U.S. Supreme Court

Right on the Commerce Clause, wrong on the ESA

Cross-posted at CPRBlog. As Rick noted earlier, the Ninth Circuit is now the fifth federal circuit court of appeals to reject a Commerce Clause challenge to the ESA. In San Luis & Delta-Mendota Water Authority v. Salazar, a Ninth Circuit panel upheld protection of the Delta smelt. I agree with Rick’s analysis of the Commerce …

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Justice Brennan was not an Irishman

If you have access to The New Republic’s premium content online, or have a chance to buy the dead-tree version this week, make sure to do so.  Justin Driver has written an outstanding essay on Justice William Brennan.  It’s styled as a (positive) review of Seth Stern and Stephen Wermiel’s new full-length biography of Brennan (pictured …

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The Supreme Court and CERCLA

Following up on yesterday’s post, I thought it would be interesting to take a look at the trajectory of Supreme Court cases dealing with CERCLA liability. In the federal courts generally, CERCLA cases began slowly, with one in 1981 and 11 in 1982. The number of cases per year then built steadily until at peak …

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Cert in Connecticut v. AEP: Eight Comments

1)  Well, Obama got what he wanted.  And it’s a good thing, too: by attempting to short-circuit public nuisance suits, he established his good faith on climate change and paved the way for bipartisan cooperation. 2)  It is absurd to argue that a common-law tort claim runs afoul of the political question doctrine.  I’m not …

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U.S. Supreme Court to Hear Climate Change Nuisance Case

The 2010-2011 U.S. Supreme Court case promises to be a blockbuster one for environmental law.  The Court today announced that it had granted a petition for certiorari filed in AEP v. Connecticut (the lower court decision in the case is here).  The case, brought by  a number of states against the country’s five larges utilities , …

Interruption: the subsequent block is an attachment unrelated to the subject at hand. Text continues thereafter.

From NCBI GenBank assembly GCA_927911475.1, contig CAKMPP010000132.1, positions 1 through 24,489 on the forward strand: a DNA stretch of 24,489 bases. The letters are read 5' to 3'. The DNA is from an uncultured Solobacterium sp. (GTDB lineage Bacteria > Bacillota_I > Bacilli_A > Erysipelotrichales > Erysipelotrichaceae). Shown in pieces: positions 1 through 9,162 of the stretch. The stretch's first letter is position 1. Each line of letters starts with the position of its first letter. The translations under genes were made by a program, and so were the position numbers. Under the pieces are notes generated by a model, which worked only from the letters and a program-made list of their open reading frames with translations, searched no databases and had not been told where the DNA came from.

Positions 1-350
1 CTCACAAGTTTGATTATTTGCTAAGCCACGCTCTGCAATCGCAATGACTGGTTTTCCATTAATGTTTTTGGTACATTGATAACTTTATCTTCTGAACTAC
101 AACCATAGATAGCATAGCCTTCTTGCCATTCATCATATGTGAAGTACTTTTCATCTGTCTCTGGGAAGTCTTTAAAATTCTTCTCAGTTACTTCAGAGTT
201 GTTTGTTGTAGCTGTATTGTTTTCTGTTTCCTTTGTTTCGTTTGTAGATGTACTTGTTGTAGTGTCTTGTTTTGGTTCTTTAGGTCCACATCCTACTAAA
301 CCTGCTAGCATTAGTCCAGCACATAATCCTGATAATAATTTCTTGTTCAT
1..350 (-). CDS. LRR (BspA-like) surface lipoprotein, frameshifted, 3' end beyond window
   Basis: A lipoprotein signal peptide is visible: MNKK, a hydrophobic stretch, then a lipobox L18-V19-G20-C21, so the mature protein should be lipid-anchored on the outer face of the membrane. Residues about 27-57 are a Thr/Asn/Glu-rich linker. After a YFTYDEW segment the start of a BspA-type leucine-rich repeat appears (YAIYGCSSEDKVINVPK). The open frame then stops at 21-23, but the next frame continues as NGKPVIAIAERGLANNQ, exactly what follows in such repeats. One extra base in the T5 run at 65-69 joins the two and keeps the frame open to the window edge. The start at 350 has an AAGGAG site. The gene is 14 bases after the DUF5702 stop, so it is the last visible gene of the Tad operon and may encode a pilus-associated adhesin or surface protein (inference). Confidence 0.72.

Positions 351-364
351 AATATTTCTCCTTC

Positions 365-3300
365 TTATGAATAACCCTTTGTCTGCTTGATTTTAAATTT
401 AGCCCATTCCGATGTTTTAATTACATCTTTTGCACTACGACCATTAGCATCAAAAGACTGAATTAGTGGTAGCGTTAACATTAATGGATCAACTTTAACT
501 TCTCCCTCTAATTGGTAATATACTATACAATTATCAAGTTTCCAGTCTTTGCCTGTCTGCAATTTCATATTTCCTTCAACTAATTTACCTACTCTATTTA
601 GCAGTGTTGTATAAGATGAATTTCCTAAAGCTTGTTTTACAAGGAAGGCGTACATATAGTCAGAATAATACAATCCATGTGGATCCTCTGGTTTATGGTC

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Connecticut v. AEP Cert Decision Soon?

A reporter just called me for background on the climate change public nuisance case from the Second Circuit, Connecticut v. AEP.  She said, “As you probably know, the Supreme Court will announce on Monday whether it will take the case.” Um, no, actually: I didn’t know that.  The Supremes make their decisions throughout the year, …

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U.S. Supreme Court Issues Decision in Monsanto case

The U.S. Supreme Court handed down its decision today in Monsanto v. Geertson Seed Farms,   a case involving Monsanto’s efforts to introduce Roundup Ready Alfalfa, a genetically modified crop engineered to tolerate the herbicide Roundup.   The Court, on a 7-1 vote (Stevens dissenting, Bryer recused), held in favor of Monsanto but did so in a way …

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More on Today’s U.S. Supreme Court Property Rights Decision

As fellow Legal Plant contributor, Sean Hecht, reported earlier today, the U.S. Supreme Court decided the most important environmental law case on its current docket: Stop the Beach Renourishment, Inc. v. Florida Dept. of Environmental Protection, No. 08-1151. The Court’s opinion can be found here. The issue in the Stop the Beach Renourishment case is …

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…in which I become petty and backbiting — sort of

Elena Kagan might not be the greatest scholar in the world — and that might be why President Obama appoints her to the Supreme Court.

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SCOTUS Sweepstakes!

With the retirement of the 89-year-old John Paul Stevens, looking imminent, it’s time for the Great Mentioner to, well, start mentioning.  Legal Planet’s own great mentioner, Dan Farber, commenting at TPM about the possibility of Solicitor General Elena Kagan getting the nod, observes “It would be hard for Republicans to explain how they voted to …

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